With a mouse, move the mouse cursor in the lower‑right corner of the screen and click the tiny semantic zoom button, which can be seen in Figure 5‑16. This tiny button will immediately place the screen into semantic zoom view as well.

Figure 5‑16: It’s easy to miss, but this button will display the Start screen with semantic zoom.

There are two basic actions you can perform in this view.

• First, you can arrange groups. To do so, simply select a group–using the same methods that are used to select an individual tile–and then drag it around the thumbnail view of the Start screen, positioning it where you want, as in Figure 5‑17.

Figure 5‑17: Rearranging the layout of tile groups

• Second, you can optionally name each tile group. To do this, select the group you wish to name while in semantic view–again, using the same selection technique you learned for tiles–and then tap the Name group app bar button that appears. It will provide a text box for you to type the name. And when you are done, the group name will appear over the top‑left area of the group, as shown in Figure 5‑18.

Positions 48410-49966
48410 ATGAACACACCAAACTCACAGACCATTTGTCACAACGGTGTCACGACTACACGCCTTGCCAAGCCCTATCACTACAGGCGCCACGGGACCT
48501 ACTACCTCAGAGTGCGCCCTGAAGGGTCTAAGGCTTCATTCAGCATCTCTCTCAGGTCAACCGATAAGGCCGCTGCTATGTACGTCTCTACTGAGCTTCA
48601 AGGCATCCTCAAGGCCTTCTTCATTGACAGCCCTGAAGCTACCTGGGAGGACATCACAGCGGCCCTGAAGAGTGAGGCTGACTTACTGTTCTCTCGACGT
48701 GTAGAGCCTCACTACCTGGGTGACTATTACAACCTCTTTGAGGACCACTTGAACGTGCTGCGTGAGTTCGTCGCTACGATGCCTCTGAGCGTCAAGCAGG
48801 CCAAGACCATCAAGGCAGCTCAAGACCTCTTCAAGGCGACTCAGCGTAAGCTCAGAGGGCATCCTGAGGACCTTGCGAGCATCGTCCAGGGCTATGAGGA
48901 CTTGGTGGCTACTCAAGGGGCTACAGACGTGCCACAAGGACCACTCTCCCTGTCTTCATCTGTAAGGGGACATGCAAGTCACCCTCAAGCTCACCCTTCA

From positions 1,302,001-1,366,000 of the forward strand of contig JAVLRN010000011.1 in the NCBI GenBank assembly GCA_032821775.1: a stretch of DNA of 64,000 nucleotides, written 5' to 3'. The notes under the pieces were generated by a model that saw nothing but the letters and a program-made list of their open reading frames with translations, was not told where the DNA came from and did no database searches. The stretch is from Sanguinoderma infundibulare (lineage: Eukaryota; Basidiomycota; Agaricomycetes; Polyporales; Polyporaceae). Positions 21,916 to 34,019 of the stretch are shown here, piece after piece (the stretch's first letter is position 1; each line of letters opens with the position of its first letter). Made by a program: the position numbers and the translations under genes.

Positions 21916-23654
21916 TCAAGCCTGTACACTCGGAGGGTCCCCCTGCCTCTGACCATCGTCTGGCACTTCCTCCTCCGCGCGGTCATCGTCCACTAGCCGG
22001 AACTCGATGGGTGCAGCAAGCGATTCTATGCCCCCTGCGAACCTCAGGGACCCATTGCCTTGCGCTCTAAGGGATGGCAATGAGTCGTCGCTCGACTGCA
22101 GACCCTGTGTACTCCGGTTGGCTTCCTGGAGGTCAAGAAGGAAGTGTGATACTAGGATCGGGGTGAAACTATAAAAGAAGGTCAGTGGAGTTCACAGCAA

Figure 5‑18: A named tile group

To exit semantic zoom, use the stretch gesture (a sort of “reverse pinch”) on a touch‑based screen. Or, with a more traditional PC, type Esc or click on any empty spot on the screen.


Customizing Individual Start Screen Tiles


Looking at your Start screen, you’ve probably noticed that the tiles are two different sizes. There are large rectangular tiles and then smaller, square tiles. This raises a few questions, but key among them is whether it’s possible to customize individual tiles so that they are one or the other size. It depends.

Tiles that represent Metro‑style apps can support both tile sizes. And most do, though it’s not a requirement. So you may occasionally run into a Metro‑style app that offers only one tile size. But in either large or small variants, these tiles can optionally be live, offering app‑related updates graphically or textually.